From NewsDesk @infectiousdiseasenews
The International AIDS Vaccine Initiative (IAVI) received 22.8 million euros from the European & Developing Countries Clinical Trials Partnership and the Coalition for Epidemic Preparedness Innovations (CEPI) to conduct a phase IIb clinical trial with IAVI’s Lassa fever vaccine candidate among adults and children in Liberia, Nigeria and Sierra Leone, according to a press release from the US Embassy in Nigeria. The vaccine candidate uses a recombinant vesicular stomatitis virus vector that is now approved for use in eight African countries.
Scanning electron micrograph of the Lassa virus budding from a Vero cell.
Image / NIAID
This joint award supports an international collaboration in Africa, Europe and North America called “Lassa Fever Vaccine Efficacy and Prevention for West Africa” (LEAP4WA), which will also strengthen the research capacities of test centers where Lassa fever outbreaks and diseases occur frequently. The LEAP4WA consortium consists of the following members: IAVI Inc., USA; IAVI Stichting, Netherlands; Tulane University School of Public Health and Tropical Medicine, USA; Ministry of Health and Hygiene / Kenema Government Hospital in Sierra Leone; Imperial College of Science, Technology and Medicine, Great Britain; University of Liberia, Liberia; Epicenter, France; and Henry M. Jackson Foundation Medical Research International Ltd / Gte (HJFMRI), Nigeria. In Nigeria, HJFMRI will conduct the study at its Clinical Research Center (CRC) supported by the Walter Reed Army Institute of Research.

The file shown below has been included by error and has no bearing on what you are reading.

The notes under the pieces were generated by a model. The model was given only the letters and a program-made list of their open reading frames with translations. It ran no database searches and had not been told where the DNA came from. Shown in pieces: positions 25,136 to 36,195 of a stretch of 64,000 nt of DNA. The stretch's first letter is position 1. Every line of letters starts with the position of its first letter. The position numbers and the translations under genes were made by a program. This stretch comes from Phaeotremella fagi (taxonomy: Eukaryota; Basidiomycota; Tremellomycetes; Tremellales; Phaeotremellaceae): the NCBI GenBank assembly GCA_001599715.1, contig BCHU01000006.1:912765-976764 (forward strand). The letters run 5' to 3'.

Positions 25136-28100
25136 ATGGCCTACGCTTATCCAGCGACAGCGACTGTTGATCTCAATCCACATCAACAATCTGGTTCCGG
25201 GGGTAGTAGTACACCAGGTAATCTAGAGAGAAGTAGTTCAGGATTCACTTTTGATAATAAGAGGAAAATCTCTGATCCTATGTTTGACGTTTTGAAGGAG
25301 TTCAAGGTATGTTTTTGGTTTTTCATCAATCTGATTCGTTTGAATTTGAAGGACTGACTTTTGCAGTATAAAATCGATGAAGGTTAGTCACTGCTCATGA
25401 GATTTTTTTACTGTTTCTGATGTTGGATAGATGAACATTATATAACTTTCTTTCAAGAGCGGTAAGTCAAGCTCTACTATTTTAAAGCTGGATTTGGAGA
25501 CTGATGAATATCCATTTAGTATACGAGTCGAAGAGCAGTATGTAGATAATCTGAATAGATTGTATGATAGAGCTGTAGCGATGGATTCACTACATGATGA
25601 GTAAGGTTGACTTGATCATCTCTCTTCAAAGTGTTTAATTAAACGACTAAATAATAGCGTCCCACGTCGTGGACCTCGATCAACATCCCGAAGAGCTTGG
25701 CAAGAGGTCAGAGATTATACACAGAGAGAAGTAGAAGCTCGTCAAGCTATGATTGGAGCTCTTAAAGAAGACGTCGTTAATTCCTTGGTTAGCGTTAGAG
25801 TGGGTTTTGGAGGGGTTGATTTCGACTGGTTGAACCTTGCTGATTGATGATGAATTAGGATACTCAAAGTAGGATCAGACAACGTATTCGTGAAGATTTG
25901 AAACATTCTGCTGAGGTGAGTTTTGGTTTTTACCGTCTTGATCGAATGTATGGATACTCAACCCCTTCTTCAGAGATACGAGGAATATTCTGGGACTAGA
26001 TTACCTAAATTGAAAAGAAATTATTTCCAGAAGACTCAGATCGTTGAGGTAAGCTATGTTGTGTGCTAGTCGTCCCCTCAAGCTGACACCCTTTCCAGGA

Nigeria Lassa fever cases over 300
Other supported WRAIR Lassa projects being carried out at the CRC and other locations across Nigeria include a Lassa incidence study in collaboration with the African Center of Excellence for Genomics of Infectious Diseases (ACEGID), a Lassa seroprevalence study, and a potential opportunity for a CEPI-funded Phase IIa Lassa vaccine study through a WRAIR / IAVI collaboration.
When infected with the Lassa fever virus, patients have a high fever accompanied by bleeding, sore throat, vomiting, and body pain. The zoonotic virus, which spreads rapidly via body fluids, is transmitted to humans by an infected rat with several dams (Mastomys natalensis). The disease was first reported in the Lassa community in Borno state, Nigeria when two missionary sisters died of an unusual febrile illness. Since then, outbreaks have continued to be reported in Nigeria and the disease, which is becoming endemic to many parts of West Africa, is now being transported to overseas countries such as the US and the UK.
Despite these outbreaks, there is still no vaccine for Lassa fever. An estimated 300,000 to 500,000 Lassa fever cases are diagnosed annually, resulting in approximately 5,000 deaths. The World Health Organization has identified Lassa fever as one of the most common pathogens that is likely to cause major outbreaks in the near future. In 2018, the Nigeria Center for Disease Control (NCDC) reported the largest number of cases in Nigeria ever, with over 600 confirmed cases and over 170 deaths. As of May 2021, 14 states have registered at least one confirmed case and over 2,000 suspected cases this year, with most of the cases coming from the states of Edo and Ondo.
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